Though there is another idea regarding a wikipedia entry... I think it is important to have a separate wiki set up for developers as there are many developer topics where collaboration is key. Of course, there are tons of precedent for this whereby many major development efforts/sites have developer wikis.
In addition to posting datasets and web services, Agencies should also be posting code and documentation. As with a data policy of "By default, all data should be made available, unless there are compelling reasons why not, e.g. sensitivity" so to should be the case with GOTS code. A large number of parallel development efforts by contractors and agency staff alike are underway across many agencies, often replicating ...more »
I feel like this is an obvious one but I just tried downloading some data set that has .dbf, .shp, and .shx files. I don't recognize any of these and could not open any on my computer.
Lets make this useful but allowing the data provided to be accessed.
While there are quite a few discussions on this site about search; I would like to see improved browsing via a robust taxonomy/folksonomy of topic areas. In fact, I would recommend both a top-down/bottom-up approach where you begin with a top-down taxonomy but allow it to be extended via topic area suggestions and popular keywords. As a citizen, I don't always know what I want but want to browse and see what is available. ...more »
I applaud the visionaries behind Data.gov for understanding the importance of feedback. It is great that there are feedback input mechanisms for datasets and also this feedback input site (ideascale) for feedback on the solution governance, architecture, and technologies. But in an ideal world feedback is an ongoing conversation, with comments or suggestions going into the system, responses and requests for use cases ...more »
Require agencies to submit datasets in standard format with common metadata fields, including short and long descriptions to improve user understanding of data-set. Create a user interface that enables users to easily graph multiple time-series data sets (simple trend graphs). This will let them visually compare different data sets on relative scales. By aggregating all government data into a standard format and enabling ...more »
You should list the types of data requested by the public and the number of votes for each type.
On Page 9 of the CONOP, the example of Forbes' use of Federal data to develop the list of "America's Safest Cities" brings to light a significant risk associated with providing 'raw data' for public consumption. As you are aware, much of the crime data used for that survey is drawn from the Uniformed Crime Reporting effort of the FBI. As self-reported on the "Crime in the United States" website, "Figures used in this ...more »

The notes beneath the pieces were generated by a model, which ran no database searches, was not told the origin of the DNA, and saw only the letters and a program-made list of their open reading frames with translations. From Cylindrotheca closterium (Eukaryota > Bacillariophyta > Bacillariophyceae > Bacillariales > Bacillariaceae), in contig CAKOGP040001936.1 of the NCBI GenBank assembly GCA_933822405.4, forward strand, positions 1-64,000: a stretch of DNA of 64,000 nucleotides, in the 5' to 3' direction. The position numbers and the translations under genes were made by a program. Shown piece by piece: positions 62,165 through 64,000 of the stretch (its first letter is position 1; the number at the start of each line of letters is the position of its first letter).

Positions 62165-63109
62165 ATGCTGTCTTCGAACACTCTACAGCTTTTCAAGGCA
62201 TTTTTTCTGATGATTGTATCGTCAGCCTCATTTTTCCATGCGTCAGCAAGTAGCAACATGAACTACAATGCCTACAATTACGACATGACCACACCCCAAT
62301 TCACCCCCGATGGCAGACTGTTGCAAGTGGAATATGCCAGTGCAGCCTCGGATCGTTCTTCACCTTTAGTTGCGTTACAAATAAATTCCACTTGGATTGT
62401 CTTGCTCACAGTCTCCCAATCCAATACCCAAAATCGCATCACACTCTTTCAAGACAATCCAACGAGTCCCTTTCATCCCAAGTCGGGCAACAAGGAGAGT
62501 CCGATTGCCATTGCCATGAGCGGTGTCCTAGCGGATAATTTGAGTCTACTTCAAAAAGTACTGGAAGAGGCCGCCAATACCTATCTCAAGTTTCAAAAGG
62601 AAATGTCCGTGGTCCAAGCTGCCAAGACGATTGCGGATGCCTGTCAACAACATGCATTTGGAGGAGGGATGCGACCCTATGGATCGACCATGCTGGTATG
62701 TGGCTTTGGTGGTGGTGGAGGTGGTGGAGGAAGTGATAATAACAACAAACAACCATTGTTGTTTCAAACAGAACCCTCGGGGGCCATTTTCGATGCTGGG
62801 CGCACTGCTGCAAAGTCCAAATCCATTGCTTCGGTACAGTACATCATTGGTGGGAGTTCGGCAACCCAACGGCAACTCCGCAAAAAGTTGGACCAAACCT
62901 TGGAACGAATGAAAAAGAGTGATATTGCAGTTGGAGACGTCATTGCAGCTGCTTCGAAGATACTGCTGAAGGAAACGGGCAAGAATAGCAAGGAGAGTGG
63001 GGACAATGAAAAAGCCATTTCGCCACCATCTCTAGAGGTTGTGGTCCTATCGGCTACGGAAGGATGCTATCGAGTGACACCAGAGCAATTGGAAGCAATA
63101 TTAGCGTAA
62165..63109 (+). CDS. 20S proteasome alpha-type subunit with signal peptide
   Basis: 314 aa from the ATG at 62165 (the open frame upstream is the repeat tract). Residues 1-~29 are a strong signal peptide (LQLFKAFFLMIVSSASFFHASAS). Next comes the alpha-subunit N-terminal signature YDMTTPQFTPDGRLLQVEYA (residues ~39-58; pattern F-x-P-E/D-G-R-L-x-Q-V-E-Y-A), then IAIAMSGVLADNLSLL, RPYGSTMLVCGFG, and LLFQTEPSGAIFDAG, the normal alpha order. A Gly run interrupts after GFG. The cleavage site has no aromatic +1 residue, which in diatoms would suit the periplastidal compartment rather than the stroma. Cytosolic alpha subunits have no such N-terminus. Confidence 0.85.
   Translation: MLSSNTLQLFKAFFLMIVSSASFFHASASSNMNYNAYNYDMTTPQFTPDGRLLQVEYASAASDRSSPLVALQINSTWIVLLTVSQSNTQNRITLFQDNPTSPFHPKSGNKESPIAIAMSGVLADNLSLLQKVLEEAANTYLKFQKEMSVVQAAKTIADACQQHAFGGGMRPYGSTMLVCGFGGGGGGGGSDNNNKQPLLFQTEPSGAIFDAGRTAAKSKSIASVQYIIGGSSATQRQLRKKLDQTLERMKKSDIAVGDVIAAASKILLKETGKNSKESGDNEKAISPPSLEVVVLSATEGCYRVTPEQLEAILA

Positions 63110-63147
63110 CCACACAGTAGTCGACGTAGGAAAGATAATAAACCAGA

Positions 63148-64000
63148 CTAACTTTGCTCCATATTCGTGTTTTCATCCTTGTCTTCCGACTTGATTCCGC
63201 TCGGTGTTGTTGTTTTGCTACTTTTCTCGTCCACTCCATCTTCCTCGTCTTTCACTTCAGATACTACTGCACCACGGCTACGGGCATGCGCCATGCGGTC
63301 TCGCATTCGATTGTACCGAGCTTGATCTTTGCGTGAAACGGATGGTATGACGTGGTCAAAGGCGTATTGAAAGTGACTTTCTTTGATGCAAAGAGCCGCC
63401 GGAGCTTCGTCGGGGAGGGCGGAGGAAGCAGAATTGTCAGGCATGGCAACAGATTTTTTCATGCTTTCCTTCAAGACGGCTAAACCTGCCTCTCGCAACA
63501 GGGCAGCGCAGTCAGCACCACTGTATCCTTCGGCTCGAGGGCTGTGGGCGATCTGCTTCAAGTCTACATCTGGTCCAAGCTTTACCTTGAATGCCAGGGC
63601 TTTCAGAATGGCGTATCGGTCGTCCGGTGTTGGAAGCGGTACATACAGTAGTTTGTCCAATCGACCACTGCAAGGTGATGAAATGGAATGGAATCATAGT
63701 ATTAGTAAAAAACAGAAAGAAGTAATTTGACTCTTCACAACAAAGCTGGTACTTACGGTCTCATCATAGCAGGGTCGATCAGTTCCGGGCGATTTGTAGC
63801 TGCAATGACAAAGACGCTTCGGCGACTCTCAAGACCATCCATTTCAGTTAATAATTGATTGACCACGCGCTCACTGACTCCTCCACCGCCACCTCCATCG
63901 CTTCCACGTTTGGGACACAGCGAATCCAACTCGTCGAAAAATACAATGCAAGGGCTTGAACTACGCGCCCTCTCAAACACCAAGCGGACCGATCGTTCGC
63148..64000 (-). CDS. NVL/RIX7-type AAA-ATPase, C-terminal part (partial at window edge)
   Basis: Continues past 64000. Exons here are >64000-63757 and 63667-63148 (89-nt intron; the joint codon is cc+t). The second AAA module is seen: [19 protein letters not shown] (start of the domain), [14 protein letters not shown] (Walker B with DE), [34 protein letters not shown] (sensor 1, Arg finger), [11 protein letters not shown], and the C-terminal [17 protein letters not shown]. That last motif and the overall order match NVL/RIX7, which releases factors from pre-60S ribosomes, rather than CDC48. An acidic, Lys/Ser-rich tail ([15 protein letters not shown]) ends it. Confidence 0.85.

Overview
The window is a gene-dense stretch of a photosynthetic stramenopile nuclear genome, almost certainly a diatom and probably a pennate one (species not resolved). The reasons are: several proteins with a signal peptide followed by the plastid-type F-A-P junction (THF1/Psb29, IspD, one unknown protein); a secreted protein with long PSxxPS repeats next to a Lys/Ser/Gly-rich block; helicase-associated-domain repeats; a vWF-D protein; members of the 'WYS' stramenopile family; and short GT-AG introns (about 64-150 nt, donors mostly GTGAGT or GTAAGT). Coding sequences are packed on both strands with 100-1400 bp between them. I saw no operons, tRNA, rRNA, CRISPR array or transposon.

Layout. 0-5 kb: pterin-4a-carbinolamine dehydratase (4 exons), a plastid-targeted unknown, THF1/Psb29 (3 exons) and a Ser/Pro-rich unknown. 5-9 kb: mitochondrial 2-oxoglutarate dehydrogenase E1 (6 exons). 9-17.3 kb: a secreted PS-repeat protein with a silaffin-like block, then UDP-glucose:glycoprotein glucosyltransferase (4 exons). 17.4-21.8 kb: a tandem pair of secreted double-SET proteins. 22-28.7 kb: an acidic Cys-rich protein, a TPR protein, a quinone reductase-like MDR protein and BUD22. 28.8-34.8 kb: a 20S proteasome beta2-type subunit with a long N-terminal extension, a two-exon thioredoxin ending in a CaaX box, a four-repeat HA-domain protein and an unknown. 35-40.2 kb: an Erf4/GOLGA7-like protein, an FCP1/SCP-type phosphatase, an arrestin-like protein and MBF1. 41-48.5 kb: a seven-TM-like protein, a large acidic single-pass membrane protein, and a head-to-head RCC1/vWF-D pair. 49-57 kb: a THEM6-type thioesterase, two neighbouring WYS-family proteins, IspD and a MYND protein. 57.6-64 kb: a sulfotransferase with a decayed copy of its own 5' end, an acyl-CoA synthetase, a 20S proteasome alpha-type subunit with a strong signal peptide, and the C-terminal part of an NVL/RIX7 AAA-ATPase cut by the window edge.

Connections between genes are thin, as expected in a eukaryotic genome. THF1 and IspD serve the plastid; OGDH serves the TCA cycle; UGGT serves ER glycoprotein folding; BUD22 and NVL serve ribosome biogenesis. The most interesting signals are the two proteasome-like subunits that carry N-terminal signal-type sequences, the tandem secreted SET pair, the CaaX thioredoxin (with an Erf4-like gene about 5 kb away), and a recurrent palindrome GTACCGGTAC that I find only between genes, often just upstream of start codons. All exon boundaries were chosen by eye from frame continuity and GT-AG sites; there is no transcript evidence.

In addition to providing Agency metadata and facilitating informed discovery of datasets, there may be a good role for Data.Gov to serve in also serving as a clearinghouse for discovering and facilitating access to datacentric agency web services, e.g. Open Geospatial Consortium Web Map Service (WMS) and Web Feature Service (WFS). In many instances, these types of services may lie scattered across and within agencies, ...more »
There's no question that open data can provide citizens with more information and transparency about how government is operating and the results it's getting. But that's only half of the equation: We believe that open data produces not just more informed citizens, but also, ultimately, better government. To make that equation come true, though, we have to be vigilant about tracking how people are using data, and incorporating ...more »
In light of the new Open Government Directive that was released by the White House on Dec. 8th 2009 can the Paperwork Reduction Act be updated (or at least and emergency exception be made) to allow government agencies to request feedback from the public to make better decisions as to what data sets these government agencies should make available.
A citizen should be able to request a description of how a data element is derived. For example, the very controversial - "saved or created jobs" data element should have an explanation of the formula or the derived fields used to calculate the number. Another example, would be the all important unemployment data - how is that percentage calculated? This would give the public more confidence in using the data. In ...more »
Geographic referencing adds critical context to data. It helps users quickly and easily determine whether a dataset pertains to their specific area of interest, and in the event that it does, empowers users by immediately allowing them to visualize that data, perhaps coupled with addtional datasets for informing context. Both Geospatial One Stop and Data.gov are citizen centric initiatives. Migrating and consolidating ...more »
Should be able to filter by area of country, as well as include data (with appropriate notification) from cities, towns, and states.
There should be a standard way for cities, towns, states to incorporate their data into data.gov.
As discussed in the CONOPS, semantic.data.gov will be an adjunct, experimental site to assist in the evolution of data.gov towards greater semantics. This site will also learn from lessons learned via data.gov.uk which is also exploiting semantic technologies. What would be the most important initial use cases the semantic web community would like to see semantic.data.gov tackle? Ontology development? Rule based alerts? ...more »